Direct-to-home (DTH) can reach parts of the world that others can’t, but that universal selling point isn’t enough to guarantee its survival. Satellite DTH needs to evolve and UHD is a strong answer.
Satellite faces competition from superfast fibre optic broadband. In the UK, telco BT TV last month launched Europe’s first live Ultra HD channel over its existing network which is capable of 300 Mbps download speeds.
The operator is already testing upgrades to the fibre and copper network capable of delivering 800 Mbps downloads and 200 Mbps uploads for rollout nationwide beginning next year. It is doing so to compete with Liberty Global-backed Virgin Media which is ploughing €4.1bn into Project Lightning, a major expansion of its own cable network and Sky, which teamed with ISP TalkTalk to plan a 1 Gbps network in the country.
In France, the government has pledged a universal connection of at least 50Mb/s by 2022 funded by €20bn over ten years. Left unattended these interventions could spell market loss for satellite operators like SES through which 6 million French homes and 12 million UK homes receive TV.
However SES has its eyes on a 4K prize. “We are convinced UHD will drive our business forward in France and in the rest of the world over the next five years as more and more UHD TV sets are sold and operators as well as broadcasters gradually endorse the format,” Nick Stubbs, the company’s VP for Western Europe said.
If 4K becomes a reality in France sooner rather than later, as telecoms consultancy NPA believes, the satellite operator will have a small window of opportunity to grab market share before 2022, the target dates set by French officials for the widespread implementation of very high bandwidth cable.
“We are rearing to go,” said Tom Cristophony, SES senior manager for sat/IP networks systems. “SES is ready to broadcast 300 to 400 UHD channels from one single orbital position as from now. We have the right capacity, the wide coverage ability and the reliability required for UHD. ADSL does not have the bandwidth to compete and most digital terrestrial operators will probably not have sufficient financial clout to massively broadcast in UHD.”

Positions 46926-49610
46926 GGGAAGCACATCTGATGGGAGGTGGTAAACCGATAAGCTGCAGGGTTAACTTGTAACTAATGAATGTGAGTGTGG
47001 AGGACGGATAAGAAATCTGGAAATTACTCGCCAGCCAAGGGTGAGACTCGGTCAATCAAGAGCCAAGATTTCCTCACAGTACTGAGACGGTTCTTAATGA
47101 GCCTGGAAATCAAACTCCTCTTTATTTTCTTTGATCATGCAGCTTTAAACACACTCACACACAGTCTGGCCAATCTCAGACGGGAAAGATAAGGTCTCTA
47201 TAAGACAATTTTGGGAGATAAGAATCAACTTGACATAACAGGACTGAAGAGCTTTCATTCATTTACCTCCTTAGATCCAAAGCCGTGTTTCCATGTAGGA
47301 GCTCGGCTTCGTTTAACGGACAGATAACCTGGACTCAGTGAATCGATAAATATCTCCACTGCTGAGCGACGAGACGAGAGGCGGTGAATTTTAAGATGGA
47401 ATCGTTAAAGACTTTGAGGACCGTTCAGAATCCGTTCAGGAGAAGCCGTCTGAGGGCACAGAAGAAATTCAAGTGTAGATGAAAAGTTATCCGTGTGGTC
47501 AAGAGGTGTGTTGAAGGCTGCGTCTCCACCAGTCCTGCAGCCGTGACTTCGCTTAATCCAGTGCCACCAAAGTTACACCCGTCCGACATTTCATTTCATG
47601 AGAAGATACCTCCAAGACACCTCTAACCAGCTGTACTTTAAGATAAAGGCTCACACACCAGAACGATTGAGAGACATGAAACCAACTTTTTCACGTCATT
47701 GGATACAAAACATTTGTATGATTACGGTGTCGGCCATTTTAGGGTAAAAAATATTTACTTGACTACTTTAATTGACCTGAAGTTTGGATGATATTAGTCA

In readiness this June, SES launched its first UHD demonstration channel for the North American television market to enable cable operators to prepare and test UHD.
Satellite maintains 4k momentum
SES is far from alone among satellite operators in viewing the deployment of a new standard as an opportunity to review and upgrade facilities and to keep themselves central to the delivery pipeline.
Furthermore, some satellite analysts point out that communications satellites are the best method to quickly launch and deploy quality UHD TV broadcasts on a global scale.
“At the network level, the arrival of UHD channels means the updating of our encoding and modulation capabilities, assuming UHD will take advantage of the new generation HEVC codecs and new modulation schemes like DVB S2 and DVB S2X,” explains Bernard Riera, Globecast’s director of new technologies and innovation. “At the media management level, our playout and associated post-production facilities are being upgraded to handle UHD, which is challenging, but achievable.”
Freeing up bandwidth for UHD is not a major concern for satellite and is seen as one of its key competitive strengths. Compression and signal modulation technology such as HEVC and DVB-S2x enable UHD channels to be distributed using almost the same resources given to HD channels. Plus, some SD channels will become extinct and others are likely to migrate to broadband distribution, providing additional resources.
Thomas Van Den Driessche, chief commercial officer at Newtec, believes that DVB-S2 in particular could actually save money in the long term for satellite operators who move over to 4K UHD.
“For satellite operators to keep up in an increasingly competitive market launching 4K UHD channels will be crucial,” he said. “Fortunately, thanks to technological innovations, satellite operators can not only deliver 4K transmissions, but save on costs and deliver more content with the same capacity.”
Intelsat demos 4K